The lack of appeal of such an austere system of ethics is clear. The problem for Rand is that it’s not what Kant said. An act performed in accordance with duty can deliver benefits to the person performing it; the question is motivation, rather than the outcome. This will become clearer if we examine Kant’s ethics in the round. If we do see, we’ll see that Kant actually leaves a significant amount of space for the individual to determine their own actions; ‘duty’ being a very broad concept.

An act motivated by duty is an act performed with the intention of following the moral law. Kant gives various iterations of this, the most famous of which is his categorical imperative:

“Act only according to that maxim whereby you can at the same time will that it should become a universal law.”

Broadly, this means that if your action wouldn’t result in contradiction if everyone else did the same (i.e. if you murder someone, then in a world in which everyone murders everyone else you wouldn’t exist to perform the act) then you shouldn’t do it, and if an action when performed universally would produce a world you didn’t like, then you shouldn’t do it. It’s not immediately apparent from the clumsiness of the phrasing, but this places tremendous emphasis on the freedom of the individual to exercise their judgement in terms of what they think is best for the world. For example, a capitalist who genuinely believed that capitalism was the best system for everybody would be free to seek out any profit he wished. Even though he benefits from the system, he can still act entirely in accordance with duty. A communist could seek to seize the means of production on the same principle; it’s pretty clear that the Categorical Imperative really only stops you from being hypocritical – you can’t have one rule for yourself and another for others. You’re therefore largely free to come up with your own ethical system.

We can therefore see what much of Rand’s ire was directed at: the freedom to determine your own moral principles. Such a freedom is the most fundamental, I would argue, and efforts to constrain it can only benefit particular individuals at the expense of others. This seems to have been Rand’s goal; the subjugation of the less skilled by the most skilled, by means of morality itself. While it’s been rightly pointed out that Rand’s knowledge of other philosophers is largely lacking and uninteresting, it’s revealing – only a supreme arrogance could’ve attempted to mould the writings of others into something one could despise from a self-constructed moral highground.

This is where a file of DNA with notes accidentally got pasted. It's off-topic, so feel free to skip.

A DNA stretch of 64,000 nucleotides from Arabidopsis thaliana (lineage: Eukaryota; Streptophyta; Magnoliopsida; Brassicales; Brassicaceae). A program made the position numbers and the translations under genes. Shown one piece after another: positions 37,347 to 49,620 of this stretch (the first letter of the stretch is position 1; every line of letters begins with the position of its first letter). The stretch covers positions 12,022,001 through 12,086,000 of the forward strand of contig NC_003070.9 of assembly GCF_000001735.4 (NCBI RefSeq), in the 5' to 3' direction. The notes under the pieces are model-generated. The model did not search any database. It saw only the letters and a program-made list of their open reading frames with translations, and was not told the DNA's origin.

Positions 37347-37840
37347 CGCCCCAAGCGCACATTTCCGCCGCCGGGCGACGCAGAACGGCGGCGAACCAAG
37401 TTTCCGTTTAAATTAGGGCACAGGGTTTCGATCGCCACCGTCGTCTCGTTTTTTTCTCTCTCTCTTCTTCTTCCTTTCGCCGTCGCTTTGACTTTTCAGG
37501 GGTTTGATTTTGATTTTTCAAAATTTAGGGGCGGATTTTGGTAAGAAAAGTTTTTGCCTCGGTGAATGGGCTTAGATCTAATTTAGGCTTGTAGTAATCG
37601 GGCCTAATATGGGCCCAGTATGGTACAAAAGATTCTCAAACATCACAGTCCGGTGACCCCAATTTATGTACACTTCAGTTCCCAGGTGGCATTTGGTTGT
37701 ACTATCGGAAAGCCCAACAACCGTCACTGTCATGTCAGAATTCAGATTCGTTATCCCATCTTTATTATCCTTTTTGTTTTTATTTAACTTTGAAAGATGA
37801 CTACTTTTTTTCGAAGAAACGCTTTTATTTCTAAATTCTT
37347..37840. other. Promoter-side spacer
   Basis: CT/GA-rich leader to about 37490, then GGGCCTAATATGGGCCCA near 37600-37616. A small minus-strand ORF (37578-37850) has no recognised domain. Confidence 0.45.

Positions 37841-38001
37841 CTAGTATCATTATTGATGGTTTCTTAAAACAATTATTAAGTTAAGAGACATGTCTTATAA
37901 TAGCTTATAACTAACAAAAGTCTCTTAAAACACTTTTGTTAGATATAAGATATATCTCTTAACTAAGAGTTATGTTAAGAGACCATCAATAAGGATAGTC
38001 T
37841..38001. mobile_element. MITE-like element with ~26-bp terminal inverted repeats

It is the latter I wish to claim Rand does not possess. For even though I disagree with her philosophy utterly, I do not wish to believe that anyone capable of writing as well as her could have been guilty of this cardinal intellectual sin. Her prose, while occasionally leaden, is in the main full of a vital angry energy, and carries the reader along gleefully. If anything, her characters, plot and philosophy are incidental to the joy of the writing which reveals them; prose itself is something to be cherished.

It is for this feeble, emotional reason that I claim Rand’s aim was subjugation, rather than freedom – not out of spite, as that would point to that monstrous arrogance, but out of appreciation. With this in mind, in my next and final post I will outline a society that runs opposite to that of Rand’s theocracy of talent – one which prizes judgement of all kinds, including that which shapes moral principles.

Part 32 is here.